PRINCE Analysis


            In 1972, William Coplin and Michael O’Leary published Everyman’s Prince:  A Guide to Understanding Your Political Problems.  “Prince” was an acronym for the four steps in the process:  Probe, Interact, Calculate, Execute.”  There was nothing earthshaking in their analysis—most of the ideas had been developed earlier, and the authors acknowledge their debt to Macchiavelli.  Nor was the method particularly complicated—the authors presented it in a fairly brief 25 pages followed by 6 case studies using the method.  But what they did do was to provide, in one place, a technique for synthesizing all those ideas into a single analysis.


            A PRINCE analysis is essentially a power analysis.  In Coplin & O’Leary’s words, it is used in a situation “…in which you must get some other people to act or stop acting in a certain way in order to achieve a goal important to you” (p. 4).  This description is important, because PRINCE analysis is only useful if two important conditions are met (p.9):  First, the outcome that you desire must be described in concrete terms.  A PRINCE analysis is specific to the desired outcomes; change the outcomes, and a different analysis will have to be performed.  Second, PRINCE analysis focuses on changing the behavior of other individuals in order to accomplish the desired outcomes.  It does not particularly useful when the problem is structural or systematic or due to external constraints.  It is aimed at figuring out who needs to be moved and where there is leverage to move them.  


            So, consider the steps in order:


There are 3 steps to this phase of the process:

  1. Is this a political problem?  Things don’t “just happen” (well, maybe sometimes they do—but then doing a power analysis is not going to get you anywhere).  Sometimes the cause is outside one’s range of influence—a broken leg will not be amenable to persuasion (although maybe how you & your boss negotiate your work duties could be)—and, again, a power analysis will not be useful.  But often when something happens you wish had not happened, or when something fails to happen that you wish would have, it is because (as Coplin & O’Leary put it) “you have lost a political battle” (p. 164).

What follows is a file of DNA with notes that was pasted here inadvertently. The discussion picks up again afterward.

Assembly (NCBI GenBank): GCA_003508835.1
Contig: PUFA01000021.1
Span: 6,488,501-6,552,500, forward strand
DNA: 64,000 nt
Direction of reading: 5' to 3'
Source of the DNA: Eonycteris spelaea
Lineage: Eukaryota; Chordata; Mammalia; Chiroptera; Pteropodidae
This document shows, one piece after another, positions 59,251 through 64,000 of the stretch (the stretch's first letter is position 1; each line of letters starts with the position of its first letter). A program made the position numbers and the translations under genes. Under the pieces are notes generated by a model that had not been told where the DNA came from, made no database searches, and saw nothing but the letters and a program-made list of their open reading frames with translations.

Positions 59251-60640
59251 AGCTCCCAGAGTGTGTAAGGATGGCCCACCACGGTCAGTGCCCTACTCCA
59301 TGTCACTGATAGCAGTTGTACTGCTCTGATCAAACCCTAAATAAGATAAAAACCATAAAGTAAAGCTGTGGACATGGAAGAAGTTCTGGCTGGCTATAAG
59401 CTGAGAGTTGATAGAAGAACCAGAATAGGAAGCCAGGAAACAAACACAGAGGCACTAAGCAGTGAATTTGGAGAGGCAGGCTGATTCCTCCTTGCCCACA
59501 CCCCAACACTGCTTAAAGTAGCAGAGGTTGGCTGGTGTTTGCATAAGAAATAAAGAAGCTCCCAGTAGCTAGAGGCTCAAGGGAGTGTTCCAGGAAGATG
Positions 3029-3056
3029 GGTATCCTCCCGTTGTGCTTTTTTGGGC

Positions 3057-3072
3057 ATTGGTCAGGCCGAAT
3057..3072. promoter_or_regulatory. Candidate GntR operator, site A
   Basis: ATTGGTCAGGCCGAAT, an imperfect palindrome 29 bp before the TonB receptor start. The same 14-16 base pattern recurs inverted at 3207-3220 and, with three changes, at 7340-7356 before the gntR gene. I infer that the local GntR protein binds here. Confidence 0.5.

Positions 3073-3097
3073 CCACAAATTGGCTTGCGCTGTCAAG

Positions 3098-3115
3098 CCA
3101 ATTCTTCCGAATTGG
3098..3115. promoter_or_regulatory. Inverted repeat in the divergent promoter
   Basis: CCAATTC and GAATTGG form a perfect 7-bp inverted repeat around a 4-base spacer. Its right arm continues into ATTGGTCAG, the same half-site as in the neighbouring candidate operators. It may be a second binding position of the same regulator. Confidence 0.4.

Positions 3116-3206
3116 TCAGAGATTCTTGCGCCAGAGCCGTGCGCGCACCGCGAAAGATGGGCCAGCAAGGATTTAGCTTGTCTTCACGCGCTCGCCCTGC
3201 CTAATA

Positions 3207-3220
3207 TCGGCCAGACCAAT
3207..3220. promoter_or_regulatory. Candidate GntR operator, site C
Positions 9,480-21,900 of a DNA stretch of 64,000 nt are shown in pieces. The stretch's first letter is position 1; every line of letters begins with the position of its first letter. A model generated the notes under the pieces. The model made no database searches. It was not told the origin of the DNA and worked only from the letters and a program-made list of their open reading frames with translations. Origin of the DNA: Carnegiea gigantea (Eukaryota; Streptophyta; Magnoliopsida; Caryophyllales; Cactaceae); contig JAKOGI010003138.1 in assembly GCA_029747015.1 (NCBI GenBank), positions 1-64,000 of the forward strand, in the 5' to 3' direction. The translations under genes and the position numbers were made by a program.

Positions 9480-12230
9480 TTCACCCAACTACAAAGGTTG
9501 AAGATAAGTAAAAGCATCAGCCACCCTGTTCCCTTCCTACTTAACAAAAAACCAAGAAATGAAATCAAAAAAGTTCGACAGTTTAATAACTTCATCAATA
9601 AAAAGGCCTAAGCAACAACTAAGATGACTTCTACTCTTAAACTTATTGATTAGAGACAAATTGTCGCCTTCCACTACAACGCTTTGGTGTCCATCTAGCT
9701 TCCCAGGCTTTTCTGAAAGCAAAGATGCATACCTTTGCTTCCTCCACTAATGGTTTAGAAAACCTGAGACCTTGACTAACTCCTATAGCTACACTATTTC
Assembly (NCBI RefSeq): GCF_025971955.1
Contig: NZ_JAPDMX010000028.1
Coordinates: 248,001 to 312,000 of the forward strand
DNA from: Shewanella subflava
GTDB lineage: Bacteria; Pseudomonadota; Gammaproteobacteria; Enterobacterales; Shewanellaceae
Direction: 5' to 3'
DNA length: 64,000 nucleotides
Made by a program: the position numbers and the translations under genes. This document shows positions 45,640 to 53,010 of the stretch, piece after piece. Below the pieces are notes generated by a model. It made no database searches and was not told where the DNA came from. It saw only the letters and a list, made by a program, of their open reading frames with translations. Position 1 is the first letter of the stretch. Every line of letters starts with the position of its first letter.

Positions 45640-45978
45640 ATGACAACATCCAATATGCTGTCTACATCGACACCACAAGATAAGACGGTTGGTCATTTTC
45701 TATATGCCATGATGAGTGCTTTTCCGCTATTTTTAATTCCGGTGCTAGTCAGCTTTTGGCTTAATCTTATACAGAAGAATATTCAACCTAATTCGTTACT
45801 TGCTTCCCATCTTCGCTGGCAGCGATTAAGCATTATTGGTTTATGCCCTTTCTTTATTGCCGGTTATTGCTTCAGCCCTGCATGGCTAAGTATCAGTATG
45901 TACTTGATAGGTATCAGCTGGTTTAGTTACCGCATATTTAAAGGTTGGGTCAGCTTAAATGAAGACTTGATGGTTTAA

2. What is it worth to you?  The whole point of PRINCE is to develop a fairly close estimate of the costs of “winning,” but before you undertake the exercise it is important to estimate the shape of the field and where you are on it.  If you set your goals too high, you might also be setting the price too high; but if you set them too low you might be settling for much less than you could have gotten.  And in some cases what can be gained is not worth the “chips” it would take to get it.  At this early stage, the point is to be as clear and precise as possible about what you want and need to achieve.
  3. Who are the players and what are their issues?  Begin with the people (or groups of people) who can most directly affect the issue with which you are concerned.  You also need to identify their key issues, because politics is a process of building a network of common interests.  In the process of identifying their issues, you will discover other players who, while not directly interested in your issue, do have influence on issues that are important to those who have influence on your issue.  They, in turn, will have their own issues.  And so the network of players will expand further with each iteration.  Eventually, prune your list back to ten or so of the most influential people/groups, and all of their key issues.



From your probe of the issue, you have identified the key players and their key issues.  The next step is to analyze their influence on your issue.  Influence is the combination of position, salience, and power. 


You will gather information about position, salience, power and affiliation in any way you can.  Sometimes you can find out where people stand by talking to them directly.  Some people will have already taken a stand by writing or speaking publicly on the issue.  Still others, while not declaring a position, will have discussed the issue with others or might allude to it while speaking about other issues.  And in some cases it will be necessary to make an educated guess.



However you gathered your information, the next step is to build a series of tables summarizing what you found.  There is nothing magic about the numbers in the tables—they are shorthand for your best judgment of where the players come down on the issues.  As your analysis of the situation and your experience of the players changes, you might go back and change some of the values in the tables.  But the tables will allow you to summarize a lot of information and think about it in a schematic way.  All of the tables are collected into a single spreadsheet Workbook here, each table having its own Worksheet within the Workbook, which is called “PRINCE.”


There are thousands of possible calculations using the four tables of the PRINCE analysis, Coplin & O’Leary suggest 6 major ones (pp. 168-170):



Finally, having analyzed the power in the network, the last step is to formulate and execute a strategy.  On the assumption that the outcome is not a “sure thing” (because if it were you would not have bothered to do a formal analysis), there are only four tools at your disposal to increase the likelihood of the outcome you desire:


Coplin & O’Leary describe four strategies that you can employ (pp. 171-174):


Of course, most of the time you will not sit down and do a full-scale PRINCE analysis (just as you won’t always do a full-scale Benefit/Cost analysis).  The point is to develop the discipline of thinking in terms of position, power, salience, and affiliation, and the trade-offs between them.  And, in important cases where the outcome is in doubt, it can’t hurt to sit down and think it through very carefully.




© 2000 A.J.Filipovitch
Revised 11 March 2005